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The second point she makes is: “We are both fascinated and repulsed by war and those who fight.” This is exactly what I have found while researching and writing my book about my German soldier grandfather. I have felt almost guilty for feeling both those things, and more. War is utterly repulsive, devastating, appalling but it is also exciting, glamorous, awe-inspiring. There is exhilaration in destruction as well as opportunities to reach new heights of bravery, comradeship, adventure, honour, compassion. It is the intensity of living in life/death situations that many people yearn for in times of peace.

A third point is that war also can bring about advances in and benefits to a society. Social change, like women getting the vote having proved their capabilities at filling the male roles left vacant when the men went away to fight; or divides between the very rich and poorest of society being reduced; or the establishment of organisations such as United Nations. Wars often make old structures crumble and corrupt leaders topple. Would total pacifism allow these necessary ruptures in society and their ensuing benefits to happen?

War is usually justified by those who start it. It is “the application of organised violence to gain ends and get others to do what you want” (MacMillan). Machiavelli said “War is just when it is necessary”. Aristotle wrote that the aim of war should be peace. There used to be rules that set bounds on how wars were to be fought: organised truces, the ring fencing of those who were not to be attacked or killed, rules about surrender or the treatment of POWs. But… war, by nature, gets out of control. And now, more than ever, it targets civilians.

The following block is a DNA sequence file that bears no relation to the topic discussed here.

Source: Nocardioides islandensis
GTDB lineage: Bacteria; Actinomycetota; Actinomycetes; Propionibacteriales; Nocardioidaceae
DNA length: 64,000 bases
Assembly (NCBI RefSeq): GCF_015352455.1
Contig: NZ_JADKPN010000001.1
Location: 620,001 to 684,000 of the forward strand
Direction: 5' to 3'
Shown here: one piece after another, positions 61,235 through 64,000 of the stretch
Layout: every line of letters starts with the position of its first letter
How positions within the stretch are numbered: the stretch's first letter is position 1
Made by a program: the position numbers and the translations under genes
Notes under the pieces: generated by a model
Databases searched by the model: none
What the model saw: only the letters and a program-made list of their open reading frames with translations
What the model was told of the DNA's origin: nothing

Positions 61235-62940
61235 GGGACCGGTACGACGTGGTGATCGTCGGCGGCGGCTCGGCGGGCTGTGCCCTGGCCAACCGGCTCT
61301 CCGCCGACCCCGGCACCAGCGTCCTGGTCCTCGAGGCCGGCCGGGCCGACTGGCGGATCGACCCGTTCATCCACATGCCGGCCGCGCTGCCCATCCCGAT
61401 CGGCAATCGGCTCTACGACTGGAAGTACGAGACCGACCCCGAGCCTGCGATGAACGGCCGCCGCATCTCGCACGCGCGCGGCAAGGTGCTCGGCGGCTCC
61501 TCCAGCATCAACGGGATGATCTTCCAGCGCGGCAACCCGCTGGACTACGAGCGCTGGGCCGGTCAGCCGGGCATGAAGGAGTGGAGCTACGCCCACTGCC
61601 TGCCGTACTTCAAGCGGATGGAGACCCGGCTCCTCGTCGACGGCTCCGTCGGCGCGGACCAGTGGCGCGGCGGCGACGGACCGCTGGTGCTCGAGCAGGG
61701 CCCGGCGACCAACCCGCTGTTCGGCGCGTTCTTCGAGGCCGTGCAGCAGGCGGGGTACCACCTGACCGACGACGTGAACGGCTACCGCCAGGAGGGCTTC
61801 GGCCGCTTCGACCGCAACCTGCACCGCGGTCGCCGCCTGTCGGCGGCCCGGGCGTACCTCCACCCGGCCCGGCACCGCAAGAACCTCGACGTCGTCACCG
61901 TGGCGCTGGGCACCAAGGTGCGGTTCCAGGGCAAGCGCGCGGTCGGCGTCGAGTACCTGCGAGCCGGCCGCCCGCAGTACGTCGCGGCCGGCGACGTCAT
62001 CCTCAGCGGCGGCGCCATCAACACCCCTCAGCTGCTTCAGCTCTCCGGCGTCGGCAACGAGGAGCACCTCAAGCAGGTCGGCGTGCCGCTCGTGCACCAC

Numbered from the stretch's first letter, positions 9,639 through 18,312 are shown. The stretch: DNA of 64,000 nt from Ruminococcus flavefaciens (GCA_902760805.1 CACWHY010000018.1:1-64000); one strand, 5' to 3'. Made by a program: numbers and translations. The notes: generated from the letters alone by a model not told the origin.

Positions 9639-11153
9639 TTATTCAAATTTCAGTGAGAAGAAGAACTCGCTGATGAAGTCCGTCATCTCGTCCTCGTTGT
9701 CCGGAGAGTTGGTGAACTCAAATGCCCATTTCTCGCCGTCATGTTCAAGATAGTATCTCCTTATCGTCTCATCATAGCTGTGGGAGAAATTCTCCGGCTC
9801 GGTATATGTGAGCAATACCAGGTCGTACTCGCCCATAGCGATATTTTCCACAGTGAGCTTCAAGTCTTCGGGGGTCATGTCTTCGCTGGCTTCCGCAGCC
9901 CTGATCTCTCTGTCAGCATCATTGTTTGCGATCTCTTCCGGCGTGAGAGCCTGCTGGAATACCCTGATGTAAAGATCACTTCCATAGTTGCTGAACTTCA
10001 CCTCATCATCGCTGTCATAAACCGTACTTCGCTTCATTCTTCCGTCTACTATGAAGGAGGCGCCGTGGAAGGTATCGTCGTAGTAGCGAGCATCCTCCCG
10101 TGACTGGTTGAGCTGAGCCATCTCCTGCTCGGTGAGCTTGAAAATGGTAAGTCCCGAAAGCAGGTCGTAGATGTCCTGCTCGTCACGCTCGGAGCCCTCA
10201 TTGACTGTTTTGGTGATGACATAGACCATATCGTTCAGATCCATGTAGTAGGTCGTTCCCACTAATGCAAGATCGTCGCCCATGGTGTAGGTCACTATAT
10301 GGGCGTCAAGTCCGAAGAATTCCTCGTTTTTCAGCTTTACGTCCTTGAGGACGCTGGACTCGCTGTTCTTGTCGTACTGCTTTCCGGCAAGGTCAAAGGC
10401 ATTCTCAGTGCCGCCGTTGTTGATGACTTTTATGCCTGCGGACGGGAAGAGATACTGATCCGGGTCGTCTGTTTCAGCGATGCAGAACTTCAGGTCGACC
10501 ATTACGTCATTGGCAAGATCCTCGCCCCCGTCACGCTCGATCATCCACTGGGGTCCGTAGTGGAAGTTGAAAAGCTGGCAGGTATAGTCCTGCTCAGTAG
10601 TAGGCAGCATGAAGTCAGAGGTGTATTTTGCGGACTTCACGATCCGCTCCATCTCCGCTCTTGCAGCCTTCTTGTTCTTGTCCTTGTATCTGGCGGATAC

It was Sir Arthur (“Bomber”) Harris who declared in the 1940s, “The aim of our bombing is not to knock out specific factories. The aim is the destruction of the German citizen, the killing of German workers and the disruption of civilized community life throughout Germany.” Just as the rape of the enemy’s women has been seen as a legitimate reward for soldiers, in total war it becomes legitimate to attack civilians.

Modern developments on so many levels are resulting in wars across the world becoming increasingly out of control and deadly. To me, full-blown pacifism now feels inadequate and out of reach as an immediate solution. And yet striving for peace has to be the way forward. But how? I think my basic approach is largely in line with Professor MacMillan’s when she says that we have to understand ‘the others’ as well as ourselves. We need to recognise that people on ‘the other side’ also suffer. We need to see each other as humans.